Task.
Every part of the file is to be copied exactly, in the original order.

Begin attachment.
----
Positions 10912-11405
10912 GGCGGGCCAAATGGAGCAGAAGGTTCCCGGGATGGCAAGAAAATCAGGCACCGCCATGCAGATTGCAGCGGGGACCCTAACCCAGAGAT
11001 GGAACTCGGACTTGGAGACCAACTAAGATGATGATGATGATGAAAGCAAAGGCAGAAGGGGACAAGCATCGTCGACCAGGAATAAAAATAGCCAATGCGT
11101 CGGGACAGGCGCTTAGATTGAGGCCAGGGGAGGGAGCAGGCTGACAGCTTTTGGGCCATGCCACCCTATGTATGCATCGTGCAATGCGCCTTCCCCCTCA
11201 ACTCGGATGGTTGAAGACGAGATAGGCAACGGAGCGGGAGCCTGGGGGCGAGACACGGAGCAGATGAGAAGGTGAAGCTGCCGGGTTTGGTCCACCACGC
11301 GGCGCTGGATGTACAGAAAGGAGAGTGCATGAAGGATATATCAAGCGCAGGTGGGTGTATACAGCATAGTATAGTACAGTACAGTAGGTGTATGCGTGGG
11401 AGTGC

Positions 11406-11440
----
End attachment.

Positions 10912-11405
10912 GGCGGGCCAAATGGAGCAGAAGGTTCCCGGGATGGCAAGAAAATCAGGCACCGCCATGCAGATTGCAGCGGGGACCCTAACCCAGAGAT
11001 GGAACTCGGACTTGGAGACCAACTAAGATGATGATGATGATGAAAGCAAAGGCAGAAGGGGACAAGCATCGTCGACCAGGAATAAAAATAGCCAATGCGT
11101 CGGGACAGGCGCTTAGATTGAGGCCAGGGGAGGGAGCAGGCTGACAGCTTTTGGGCCATGCCACCCTATGTATGCATCGTGCAATGCGCCTTCCCCCTCA
11201 ACTCGGATGGTTGAAGACGAGATAGGCAACGGAGCGGGAGCCTGGGGGCGAGACACGGAGCAGATGAGAAGGTGAAGCTGCCGGGTTTGGTCCACCACGC
11301 GGCGCTGGATGTACAGAAAGGAGAGTGCATGAAGGATATATCAAGCGCAGGTGGGTGTATACAGCATAGTATAGTACAGTACAGTAGGTGTATGCGTGGG
11401 AGTGC

Positions 11406-11440